Tag Archives: Sean Busby

The Sweet Life

Sean Busby_Norway

Sean Busby riding in Norway

I am a Type 1 diabetic. That’s a T1D for the uninitiated. That means that whenever friends read about the latest diabetes treatment, they always send me a link. And sometimes I think they must wonder what my problem is. Diabetes is preventable, they probably think to myself. What’s wrong with her?


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(See, the problem is they think I have Type 2 diabetes. And while both disease contain the word “diabetes”, they are really worlds apart.)

T1D is not preventable. Nor is it due to drinking too much soda or eating too much McDonalds. Because if it was, I’d be cured. I don’t drink super sized colas and I don’t eat fast food. Sometimes my husband rolls his eyes at me, thinking that all I eat is “twigs and nuts,” and I assure him that’s not the case.

So when I get to talk to someone just like me–a T1D who also loves to climb mountains and slide down them–I’m thrilled. This week on The Edge Radio I’m interviewing Sean Busby, a professional snowboarder and a fellow Type 1 diabetic.


Sean Busby in Antarctica

Sean was diagnosed in 2004, while training for the Olympics. Considering leaving snowboarding altogether, Sean was inspired by stories he found through JDRF’s Children’s Congress. It was these young kids that inspired him to keep living his dreams despite living with T1D.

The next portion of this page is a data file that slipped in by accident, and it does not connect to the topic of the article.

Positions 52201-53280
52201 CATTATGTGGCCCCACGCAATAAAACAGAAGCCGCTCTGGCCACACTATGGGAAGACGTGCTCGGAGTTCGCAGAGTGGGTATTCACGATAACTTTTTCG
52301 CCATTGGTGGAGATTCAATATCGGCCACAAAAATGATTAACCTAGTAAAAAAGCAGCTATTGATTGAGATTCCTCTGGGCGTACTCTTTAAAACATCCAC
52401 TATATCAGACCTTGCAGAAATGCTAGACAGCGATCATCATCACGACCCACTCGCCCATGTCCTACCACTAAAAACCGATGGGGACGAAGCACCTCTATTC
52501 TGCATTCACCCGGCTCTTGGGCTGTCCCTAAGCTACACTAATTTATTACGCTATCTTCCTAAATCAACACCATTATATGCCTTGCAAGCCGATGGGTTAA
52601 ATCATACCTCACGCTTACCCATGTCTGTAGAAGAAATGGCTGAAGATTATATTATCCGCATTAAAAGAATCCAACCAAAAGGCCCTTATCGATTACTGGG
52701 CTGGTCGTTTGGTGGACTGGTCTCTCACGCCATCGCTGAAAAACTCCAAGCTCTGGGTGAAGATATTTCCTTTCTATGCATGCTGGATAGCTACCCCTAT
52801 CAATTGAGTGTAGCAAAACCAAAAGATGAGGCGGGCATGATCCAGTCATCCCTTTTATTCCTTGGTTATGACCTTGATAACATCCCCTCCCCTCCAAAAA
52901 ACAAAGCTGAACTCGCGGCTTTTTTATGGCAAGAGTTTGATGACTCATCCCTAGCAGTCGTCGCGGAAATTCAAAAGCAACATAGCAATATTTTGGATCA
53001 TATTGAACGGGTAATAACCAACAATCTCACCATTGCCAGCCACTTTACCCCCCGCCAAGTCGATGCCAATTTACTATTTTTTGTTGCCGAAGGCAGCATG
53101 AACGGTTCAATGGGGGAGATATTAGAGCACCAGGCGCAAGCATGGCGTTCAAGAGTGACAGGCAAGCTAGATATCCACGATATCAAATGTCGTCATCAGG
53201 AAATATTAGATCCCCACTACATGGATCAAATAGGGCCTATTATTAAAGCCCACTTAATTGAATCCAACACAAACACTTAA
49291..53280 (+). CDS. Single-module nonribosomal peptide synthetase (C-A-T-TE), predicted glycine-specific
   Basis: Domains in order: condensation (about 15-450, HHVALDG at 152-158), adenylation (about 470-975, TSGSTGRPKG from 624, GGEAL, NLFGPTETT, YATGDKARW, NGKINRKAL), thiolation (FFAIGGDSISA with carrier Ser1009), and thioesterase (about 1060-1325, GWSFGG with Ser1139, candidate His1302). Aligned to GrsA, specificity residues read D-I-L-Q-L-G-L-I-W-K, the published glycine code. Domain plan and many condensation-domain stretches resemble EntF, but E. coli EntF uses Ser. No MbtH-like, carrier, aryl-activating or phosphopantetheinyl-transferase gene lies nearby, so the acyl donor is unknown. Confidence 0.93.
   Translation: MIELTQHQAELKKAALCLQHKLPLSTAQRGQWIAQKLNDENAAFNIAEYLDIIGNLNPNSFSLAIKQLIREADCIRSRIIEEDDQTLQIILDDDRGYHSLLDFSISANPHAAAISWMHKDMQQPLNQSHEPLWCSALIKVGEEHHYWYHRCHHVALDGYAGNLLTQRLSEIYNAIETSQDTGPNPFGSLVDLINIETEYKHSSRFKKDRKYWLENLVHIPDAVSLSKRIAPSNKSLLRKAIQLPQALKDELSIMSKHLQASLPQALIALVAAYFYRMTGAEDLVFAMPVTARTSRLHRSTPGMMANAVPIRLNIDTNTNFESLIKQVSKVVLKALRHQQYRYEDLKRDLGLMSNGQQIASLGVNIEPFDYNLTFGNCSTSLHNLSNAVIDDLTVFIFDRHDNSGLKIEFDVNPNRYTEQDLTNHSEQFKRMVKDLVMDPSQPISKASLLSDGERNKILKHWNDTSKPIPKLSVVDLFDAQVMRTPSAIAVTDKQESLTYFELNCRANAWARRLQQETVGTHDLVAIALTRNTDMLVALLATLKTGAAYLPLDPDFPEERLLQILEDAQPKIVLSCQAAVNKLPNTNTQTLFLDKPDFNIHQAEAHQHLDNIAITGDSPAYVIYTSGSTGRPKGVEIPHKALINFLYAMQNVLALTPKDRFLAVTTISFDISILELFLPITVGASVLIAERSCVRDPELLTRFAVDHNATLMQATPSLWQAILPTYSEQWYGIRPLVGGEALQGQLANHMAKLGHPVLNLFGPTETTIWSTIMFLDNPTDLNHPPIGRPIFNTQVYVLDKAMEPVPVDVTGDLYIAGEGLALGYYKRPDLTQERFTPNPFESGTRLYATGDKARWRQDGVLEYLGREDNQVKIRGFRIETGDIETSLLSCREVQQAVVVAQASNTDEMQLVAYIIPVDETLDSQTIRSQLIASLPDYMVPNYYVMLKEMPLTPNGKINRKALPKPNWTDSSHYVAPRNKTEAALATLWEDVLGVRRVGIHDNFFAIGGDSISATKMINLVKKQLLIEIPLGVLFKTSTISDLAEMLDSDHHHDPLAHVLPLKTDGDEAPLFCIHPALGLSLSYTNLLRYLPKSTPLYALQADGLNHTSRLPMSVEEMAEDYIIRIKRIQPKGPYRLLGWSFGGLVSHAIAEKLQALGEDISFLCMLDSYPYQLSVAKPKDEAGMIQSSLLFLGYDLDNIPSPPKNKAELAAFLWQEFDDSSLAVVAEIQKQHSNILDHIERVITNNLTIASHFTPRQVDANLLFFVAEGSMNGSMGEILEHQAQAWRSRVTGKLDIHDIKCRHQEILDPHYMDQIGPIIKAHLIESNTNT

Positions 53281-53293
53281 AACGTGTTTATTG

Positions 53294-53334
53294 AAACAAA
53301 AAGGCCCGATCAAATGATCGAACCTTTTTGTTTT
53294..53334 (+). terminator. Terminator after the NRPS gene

He founded Riding On Insulin—which is now a nonprofit organization—to honor all the kids who inspired him to keep living.

Sean also continues his big mountain backcountry snowboarding expeditions to the world’s most remote mountain ranges and chronicles his adventures with Mollie on their website, Two Sticks and a Board.


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His expeditions include snowboarding in Antarctica (twice!), Patagonia, Iceland, Kyrgyzstan, Alaska, New Zealand, Tasmania, Norway, and more. Sean will have backcountry snowboarded all 7 continents this coming February when he embarks on an expedition to the High Atlas Mountains of Morocco in Africa.  He is continuing to plan expeditions to the remote corners as well as offering guided trips to some of his favorite locations. Don’t miss the show this Wednesday at 8am Pacific.

Diabetics Pushing the Edge of Normal


Sean Busby

Sean Busby, a Type 1 diabetic, has lately been bagging big lines in Iceland, Antarctica and Patagonia. According to an article at Espn, Sean is preparing for a trip to Greenland with a few first descents in his sights.  While most adventurers worry about their water freezing or their boots getting left out in the cold, for Sean if his insulin freezes while he’s on a remote continent, nowhere near a drugstore, he’s toast.

I should know. I’m a diabetic too, and learning to compensate for the disease in an outdoor setting offers a unique set of challenges. Sean uses a OmniPod, which attaches to his skin, keeping the insulin close to his body, away from freezing temperatures. Containing 3 day’s worth of insulin, the pod can maintain his latest doses, but the vial, the one he will use to refill the pod, must also stay out of the elements.